Saturday, January 24, 2009

How Does a Nearly 10,000 Vote Rejection Amount to "Narrow"?

The special interest nativists who funded Eric Crafton from their offices in Virginia try to contain the damage Nashville dealt to their cause:
"Yesterday's vote in Nashville narrowly rejecting an initiative that would have made English the official language of city government was a sad day for the city's unity," said ProEnglish Executive Director K.C. McAlpin.

"Nashville's citizens will now be forced to live with the costs as well as the divisiveness of multilingual government promoted by far-left organizations like the American Civil Liberties Union," McAlpin said. "And when it's time to pick up the tab, they'll discover that the well-heeled business interests that contributed so generously to defeating official English, are nowhere to be found," he added.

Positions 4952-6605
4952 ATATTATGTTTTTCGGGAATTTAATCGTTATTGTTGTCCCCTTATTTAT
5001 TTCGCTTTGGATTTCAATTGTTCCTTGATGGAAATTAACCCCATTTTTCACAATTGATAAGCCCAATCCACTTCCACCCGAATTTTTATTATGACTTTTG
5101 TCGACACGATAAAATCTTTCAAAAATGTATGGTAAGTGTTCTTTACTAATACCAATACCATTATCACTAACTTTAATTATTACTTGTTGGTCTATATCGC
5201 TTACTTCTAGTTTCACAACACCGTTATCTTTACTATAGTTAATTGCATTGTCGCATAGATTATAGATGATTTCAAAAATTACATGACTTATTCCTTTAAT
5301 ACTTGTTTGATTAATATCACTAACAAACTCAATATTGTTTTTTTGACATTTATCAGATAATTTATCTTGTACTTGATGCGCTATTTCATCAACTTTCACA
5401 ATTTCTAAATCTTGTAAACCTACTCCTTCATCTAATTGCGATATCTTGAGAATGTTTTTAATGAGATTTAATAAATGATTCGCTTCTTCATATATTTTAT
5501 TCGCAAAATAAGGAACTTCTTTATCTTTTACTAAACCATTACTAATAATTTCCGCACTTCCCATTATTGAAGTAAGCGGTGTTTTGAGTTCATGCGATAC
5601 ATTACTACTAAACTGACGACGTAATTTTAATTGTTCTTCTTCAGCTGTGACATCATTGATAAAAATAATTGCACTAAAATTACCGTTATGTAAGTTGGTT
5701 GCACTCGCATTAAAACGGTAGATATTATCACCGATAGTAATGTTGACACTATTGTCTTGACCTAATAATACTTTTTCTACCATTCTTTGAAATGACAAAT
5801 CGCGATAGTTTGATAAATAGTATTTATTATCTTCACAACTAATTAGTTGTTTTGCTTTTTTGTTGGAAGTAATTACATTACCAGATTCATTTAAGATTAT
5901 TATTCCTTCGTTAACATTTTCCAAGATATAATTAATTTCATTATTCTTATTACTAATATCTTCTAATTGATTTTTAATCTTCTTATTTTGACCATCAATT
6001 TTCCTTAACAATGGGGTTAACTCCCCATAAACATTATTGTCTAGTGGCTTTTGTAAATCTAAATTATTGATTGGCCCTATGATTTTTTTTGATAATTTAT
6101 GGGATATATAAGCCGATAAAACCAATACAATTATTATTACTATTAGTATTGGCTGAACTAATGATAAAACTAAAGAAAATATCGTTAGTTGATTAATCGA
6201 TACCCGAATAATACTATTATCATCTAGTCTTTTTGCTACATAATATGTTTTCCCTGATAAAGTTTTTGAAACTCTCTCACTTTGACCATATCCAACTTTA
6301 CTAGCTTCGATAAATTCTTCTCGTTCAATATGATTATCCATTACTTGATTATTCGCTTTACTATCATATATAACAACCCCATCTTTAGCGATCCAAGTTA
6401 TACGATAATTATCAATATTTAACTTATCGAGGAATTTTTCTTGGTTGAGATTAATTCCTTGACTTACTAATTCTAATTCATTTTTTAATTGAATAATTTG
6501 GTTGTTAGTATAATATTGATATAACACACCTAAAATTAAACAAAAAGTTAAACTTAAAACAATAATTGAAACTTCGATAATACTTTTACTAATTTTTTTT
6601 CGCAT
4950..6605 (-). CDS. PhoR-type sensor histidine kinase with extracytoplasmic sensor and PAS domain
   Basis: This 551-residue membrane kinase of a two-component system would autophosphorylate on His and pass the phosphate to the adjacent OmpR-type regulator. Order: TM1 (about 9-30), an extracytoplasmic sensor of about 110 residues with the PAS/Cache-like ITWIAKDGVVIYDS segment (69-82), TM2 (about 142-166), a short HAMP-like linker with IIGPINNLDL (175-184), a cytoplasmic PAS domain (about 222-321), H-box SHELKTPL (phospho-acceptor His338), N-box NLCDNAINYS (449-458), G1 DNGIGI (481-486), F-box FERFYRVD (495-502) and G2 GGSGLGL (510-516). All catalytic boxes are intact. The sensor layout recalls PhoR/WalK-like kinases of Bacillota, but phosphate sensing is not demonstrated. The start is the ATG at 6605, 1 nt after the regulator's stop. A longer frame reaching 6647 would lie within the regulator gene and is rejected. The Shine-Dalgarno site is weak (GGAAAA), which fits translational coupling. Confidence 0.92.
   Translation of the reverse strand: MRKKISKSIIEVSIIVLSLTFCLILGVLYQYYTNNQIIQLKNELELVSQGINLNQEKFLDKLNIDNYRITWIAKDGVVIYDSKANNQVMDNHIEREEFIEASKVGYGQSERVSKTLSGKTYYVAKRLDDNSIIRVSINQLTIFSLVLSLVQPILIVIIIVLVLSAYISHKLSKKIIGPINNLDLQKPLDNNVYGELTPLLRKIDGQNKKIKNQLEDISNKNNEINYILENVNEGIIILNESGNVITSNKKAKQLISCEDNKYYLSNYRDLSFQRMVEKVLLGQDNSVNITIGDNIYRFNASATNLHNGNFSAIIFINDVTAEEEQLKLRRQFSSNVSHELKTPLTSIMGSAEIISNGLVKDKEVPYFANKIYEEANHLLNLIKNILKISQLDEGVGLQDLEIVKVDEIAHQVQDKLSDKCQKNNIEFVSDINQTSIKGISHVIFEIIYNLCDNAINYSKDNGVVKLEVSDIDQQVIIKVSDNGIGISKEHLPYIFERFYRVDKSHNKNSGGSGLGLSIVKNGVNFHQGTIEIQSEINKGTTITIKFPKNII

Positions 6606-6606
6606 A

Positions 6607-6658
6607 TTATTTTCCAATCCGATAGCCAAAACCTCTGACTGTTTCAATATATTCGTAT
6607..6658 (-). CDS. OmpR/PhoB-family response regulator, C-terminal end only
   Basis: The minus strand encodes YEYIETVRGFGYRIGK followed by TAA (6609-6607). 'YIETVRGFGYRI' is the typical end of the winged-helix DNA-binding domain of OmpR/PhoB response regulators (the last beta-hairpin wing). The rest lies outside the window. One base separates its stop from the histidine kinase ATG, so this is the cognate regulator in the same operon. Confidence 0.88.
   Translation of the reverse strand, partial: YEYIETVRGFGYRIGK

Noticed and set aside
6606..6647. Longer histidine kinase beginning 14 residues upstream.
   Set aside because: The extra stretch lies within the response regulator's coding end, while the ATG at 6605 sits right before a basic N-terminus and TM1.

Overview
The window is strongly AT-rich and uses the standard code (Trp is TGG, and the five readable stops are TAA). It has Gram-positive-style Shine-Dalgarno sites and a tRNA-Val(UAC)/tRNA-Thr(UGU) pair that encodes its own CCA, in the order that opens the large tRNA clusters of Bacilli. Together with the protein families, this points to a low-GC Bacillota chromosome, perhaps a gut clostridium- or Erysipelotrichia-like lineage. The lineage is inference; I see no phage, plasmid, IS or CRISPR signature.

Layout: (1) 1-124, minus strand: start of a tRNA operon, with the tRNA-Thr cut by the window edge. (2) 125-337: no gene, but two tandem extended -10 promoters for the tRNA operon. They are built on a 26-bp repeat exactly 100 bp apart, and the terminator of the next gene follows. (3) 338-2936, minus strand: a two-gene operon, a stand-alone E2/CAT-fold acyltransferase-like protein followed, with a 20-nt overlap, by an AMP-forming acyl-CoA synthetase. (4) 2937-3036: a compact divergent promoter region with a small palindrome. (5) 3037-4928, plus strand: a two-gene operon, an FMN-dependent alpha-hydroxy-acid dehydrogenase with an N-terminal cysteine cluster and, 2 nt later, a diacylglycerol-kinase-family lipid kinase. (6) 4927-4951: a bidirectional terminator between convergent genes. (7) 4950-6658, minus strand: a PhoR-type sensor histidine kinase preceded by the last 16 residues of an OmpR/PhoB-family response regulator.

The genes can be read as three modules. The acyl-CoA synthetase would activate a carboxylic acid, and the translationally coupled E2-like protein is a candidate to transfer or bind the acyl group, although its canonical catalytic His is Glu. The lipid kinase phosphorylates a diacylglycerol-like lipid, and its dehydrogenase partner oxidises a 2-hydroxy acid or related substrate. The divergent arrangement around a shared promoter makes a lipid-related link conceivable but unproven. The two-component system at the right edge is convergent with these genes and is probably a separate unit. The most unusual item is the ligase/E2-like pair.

McAlpin praised the local citizen's group called Nashville English First led by Nashville Metro Councilman Eric Crafton who sponsored the initiative and succeeded in forcing a special election on the issue despite the obstructionism of Nashville Mayor Karl Dean who did everything he could to stop it from coming to a vote.

McAlpin attributed the defeat to the lower voter turnout characteristic of special elections and one-sided coverage of the issue by Nashville's major daily newspaper, the Tennessean.

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